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Comment: Re:This is more about Oracle Linux (Score 1) 186 186

I guess that by blessing CentOS, it creates much less room for Oracle to position Oracle Linux as a competitor to RHEL. And I do agree with other people that have said the lateness of CentOS created space for companies that sell Ubuntu server support to thrive. Better to have Oracle support companies catch some scraps than Ubuntu to each their lunch.

Comment: Re:Will RedHat soften its contract stance? (Score 4, Interesting) 186 186

The clause prevents you from installing a bunch of CentOS servers, paying for one RHEL license and then updating the CentOS with the RHEL repository RPMs (or private repository mirror). You're more than welcome to pay for a RHEL license for one server and update it with the RHEL repository RPMs and then have a farm of CentOS that you update with the CentOS repository RPMs. Other things that are OK: paying for one RHEL to have access to the Red Hat knowledge base and using that information to support your CentOS installs (with CentOS RPMs).

Comment: This is more about Oracle Linux (Score 4, Interesting) 186 186

To understand this, you have to understand the relationship Red Hat Enterprise Linux has with recompile derivatives. While the compiled RPMs for RHEL cost money and are not redistributable without a license, the source RPMs are nearly all open source. Anyone with a RHEL license can download the RHEL SRPMs and do a recompile. This was great for people who want a RHEL-alike without paying for licenses and CentOS (and then Scientific Linux) came into existence. Red Hat was pleased with this because it gave a cheap way for enterprise customers to try RHEL and eventually become customers who pay for licenses/support.

Then came Oracle Linux who did the exact same thing as CentOS and Scientific Linux, but started charging for licenses and support outside of Red Hat's control. Red Hat wasn't pleased so they started packaging their SRPMs so instead of them containing upstream tarball with RH patch files, they would ship tarballs only or mega huge patch files without comments pointing to the relevent Red Hat bugzilla bug. This made it harder for Oracle to provide support to their customers, but it also had the effect of causing CentOS to get delayed by a good amount every new RHEL release.

Without a quick turnaround on CentOS releases that match RHEL releases, it threatened to kill their "the first one is free" business model. And it probably caused some customers to switch to cheaper Oracle value-added distributors. So Red Hat's only remaining move is to make a relationship with CentOS official. Presumably most of the relationship with be done in private to keep Oracle from gaining an advantage.

Comment: systemd only supports Linux (Score 2) 362 362

And that is a good thing for Linux because it can use a lot of good technology from the kernel. The major issue is that systemd requires cgroups and that means no support for kFreeBSD. Even if the ex-Canonical people recused themselves, systemd was always going to have an uphill battle.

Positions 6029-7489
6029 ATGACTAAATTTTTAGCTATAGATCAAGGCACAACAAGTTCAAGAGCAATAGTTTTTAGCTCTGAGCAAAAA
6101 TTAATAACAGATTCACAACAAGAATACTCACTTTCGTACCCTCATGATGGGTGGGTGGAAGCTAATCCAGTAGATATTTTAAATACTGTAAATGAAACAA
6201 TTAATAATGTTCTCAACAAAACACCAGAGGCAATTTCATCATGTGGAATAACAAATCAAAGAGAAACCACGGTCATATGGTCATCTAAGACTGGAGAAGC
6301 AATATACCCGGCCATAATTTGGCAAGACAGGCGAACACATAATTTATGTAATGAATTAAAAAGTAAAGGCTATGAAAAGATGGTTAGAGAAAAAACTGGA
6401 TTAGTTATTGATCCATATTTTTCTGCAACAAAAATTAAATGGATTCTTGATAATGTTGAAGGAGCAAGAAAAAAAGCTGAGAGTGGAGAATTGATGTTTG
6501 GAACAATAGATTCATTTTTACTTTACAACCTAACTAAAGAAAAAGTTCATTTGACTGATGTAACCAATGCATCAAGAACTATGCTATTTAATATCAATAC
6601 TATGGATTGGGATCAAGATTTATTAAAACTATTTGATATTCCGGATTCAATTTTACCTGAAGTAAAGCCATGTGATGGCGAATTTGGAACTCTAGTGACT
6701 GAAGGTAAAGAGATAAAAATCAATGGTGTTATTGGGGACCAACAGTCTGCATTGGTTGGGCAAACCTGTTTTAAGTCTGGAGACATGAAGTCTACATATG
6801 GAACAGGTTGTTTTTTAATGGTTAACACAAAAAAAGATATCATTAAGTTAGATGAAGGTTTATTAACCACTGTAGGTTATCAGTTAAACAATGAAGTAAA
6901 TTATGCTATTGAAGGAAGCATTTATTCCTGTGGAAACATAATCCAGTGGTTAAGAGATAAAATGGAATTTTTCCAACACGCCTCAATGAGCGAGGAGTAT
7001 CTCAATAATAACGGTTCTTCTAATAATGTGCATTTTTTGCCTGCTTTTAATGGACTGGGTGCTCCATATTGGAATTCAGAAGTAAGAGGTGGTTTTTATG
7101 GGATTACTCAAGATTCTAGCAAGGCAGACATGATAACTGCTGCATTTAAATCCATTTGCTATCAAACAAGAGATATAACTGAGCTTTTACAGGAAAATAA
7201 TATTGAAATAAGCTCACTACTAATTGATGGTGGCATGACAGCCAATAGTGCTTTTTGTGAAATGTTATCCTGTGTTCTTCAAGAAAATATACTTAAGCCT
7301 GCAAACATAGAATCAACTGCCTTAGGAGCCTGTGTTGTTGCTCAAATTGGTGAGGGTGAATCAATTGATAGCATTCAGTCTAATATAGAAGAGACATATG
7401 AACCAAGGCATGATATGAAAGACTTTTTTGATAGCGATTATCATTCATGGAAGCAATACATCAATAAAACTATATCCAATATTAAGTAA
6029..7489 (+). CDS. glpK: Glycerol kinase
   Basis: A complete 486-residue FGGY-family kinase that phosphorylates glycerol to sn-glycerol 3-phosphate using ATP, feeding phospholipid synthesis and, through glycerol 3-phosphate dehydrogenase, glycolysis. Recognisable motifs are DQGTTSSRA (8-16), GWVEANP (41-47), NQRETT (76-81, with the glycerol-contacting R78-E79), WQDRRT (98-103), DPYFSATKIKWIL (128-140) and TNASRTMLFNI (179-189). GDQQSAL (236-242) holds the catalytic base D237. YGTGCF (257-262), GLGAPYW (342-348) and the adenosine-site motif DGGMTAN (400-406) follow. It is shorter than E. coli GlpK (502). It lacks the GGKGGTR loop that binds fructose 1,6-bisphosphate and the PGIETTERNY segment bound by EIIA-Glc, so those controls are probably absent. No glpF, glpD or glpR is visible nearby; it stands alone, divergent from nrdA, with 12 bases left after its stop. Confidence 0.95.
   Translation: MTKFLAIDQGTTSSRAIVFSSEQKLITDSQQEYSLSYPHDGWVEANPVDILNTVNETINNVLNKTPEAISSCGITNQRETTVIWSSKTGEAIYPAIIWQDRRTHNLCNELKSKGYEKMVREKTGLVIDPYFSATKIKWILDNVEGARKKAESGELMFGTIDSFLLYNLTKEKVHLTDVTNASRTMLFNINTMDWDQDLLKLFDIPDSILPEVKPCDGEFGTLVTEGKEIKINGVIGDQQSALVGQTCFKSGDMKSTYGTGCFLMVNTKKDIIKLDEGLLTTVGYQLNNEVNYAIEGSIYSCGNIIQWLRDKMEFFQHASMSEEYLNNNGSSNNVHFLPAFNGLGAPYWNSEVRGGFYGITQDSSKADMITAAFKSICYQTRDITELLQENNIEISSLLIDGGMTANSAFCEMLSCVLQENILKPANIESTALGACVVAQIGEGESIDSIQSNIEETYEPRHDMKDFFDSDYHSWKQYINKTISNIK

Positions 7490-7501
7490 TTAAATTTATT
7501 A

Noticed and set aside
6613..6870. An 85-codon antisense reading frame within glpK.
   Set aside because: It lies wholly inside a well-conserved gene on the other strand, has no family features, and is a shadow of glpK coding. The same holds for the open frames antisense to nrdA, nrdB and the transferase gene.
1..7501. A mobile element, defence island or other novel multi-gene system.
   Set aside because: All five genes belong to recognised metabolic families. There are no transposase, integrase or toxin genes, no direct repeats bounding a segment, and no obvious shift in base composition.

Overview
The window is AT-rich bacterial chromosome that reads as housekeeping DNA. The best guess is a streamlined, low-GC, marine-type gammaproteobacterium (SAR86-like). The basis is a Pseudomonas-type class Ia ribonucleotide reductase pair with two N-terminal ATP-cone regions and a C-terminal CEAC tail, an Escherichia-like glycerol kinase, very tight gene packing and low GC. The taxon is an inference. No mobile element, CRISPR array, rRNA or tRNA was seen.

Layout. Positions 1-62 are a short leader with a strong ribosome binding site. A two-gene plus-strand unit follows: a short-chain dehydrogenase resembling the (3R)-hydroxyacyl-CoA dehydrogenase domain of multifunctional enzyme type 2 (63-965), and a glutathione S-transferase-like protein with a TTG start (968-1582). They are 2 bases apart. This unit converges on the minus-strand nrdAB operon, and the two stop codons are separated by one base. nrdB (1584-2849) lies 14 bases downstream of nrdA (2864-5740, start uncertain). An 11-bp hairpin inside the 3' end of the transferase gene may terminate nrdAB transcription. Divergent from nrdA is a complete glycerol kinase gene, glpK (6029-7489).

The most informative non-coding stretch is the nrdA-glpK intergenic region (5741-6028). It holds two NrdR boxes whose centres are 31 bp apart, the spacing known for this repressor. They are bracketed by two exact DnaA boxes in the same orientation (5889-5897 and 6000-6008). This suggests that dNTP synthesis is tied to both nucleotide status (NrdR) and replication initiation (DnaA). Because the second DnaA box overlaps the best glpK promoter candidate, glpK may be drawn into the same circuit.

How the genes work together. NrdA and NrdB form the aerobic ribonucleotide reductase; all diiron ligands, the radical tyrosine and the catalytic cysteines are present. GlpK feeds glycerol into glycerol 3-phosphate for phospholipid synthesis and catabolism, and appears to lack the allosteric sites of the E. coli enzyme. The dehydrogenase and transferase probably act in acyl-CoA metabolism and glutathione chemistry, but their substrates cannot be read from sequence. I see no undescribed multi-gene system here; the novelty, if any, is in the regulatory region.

There is a Debian derivative that has decided to use systemd, but it's -- the still incubating -- Tanglu.

Comment: Re:Big Android Problem (Score 4, Interesting) 176 176

A cool feature would be the ability to provide selected apps with spoofed data.

That feature was proposed for Cyanogen and a patch was written. It was never included out of fears that developers would block Cyanogen from installing apps on the (then named) Android Market.

Bug

iOS 6.1 Leads To Battery Life Drain, Overheating For iPhone Users 266 266

An anonymous reader writes "We have started seeing an increase in iPhone issues related to battery life and overheating. All of them seem to be related to users upgrading their devices to iOS 6.1. Furthermore, Vodafone UK today began sending out text messages to iPhone 4S owners on its network, warning them not to upgrade to iOS 6.1 due to issues with 3G performance. The text reads, 'If you've not already downloaded iOS 6.1 for your iPhone 4s, please hold off for the next version while Apple fixes 3G performance issues. Thanks.'"

Comment: Re:Same private key? (Score 4, Insightful) 380 380

From what I understand it looks like he used the work from fail0verflow to calculate the private key. If anything he's probably the first person to publish the private signing key. The fail0verflow guys appear to be working to push out the documentation and code for others to reproduce and continue their work. I would guess they'll never actually post the keys they found on their own, just to save the hassle of being sued.
Encryption

PS3 Root Key Found 380 380

An anonymous reader writes "The PlayStation 3 'root key' used for code signing has been found by GeoHot. This enables running homebrew without the need for psjailbreak-style USB-devices, and also provides hope for those at firmware version 3.55 that currently cannot be downgraded. The key also cannot be changed without hardware modifications. Oops."

The UNIX philosophy basically involves giving you enough rope to hang yourself. And then a couple of feet more, just to be sure.

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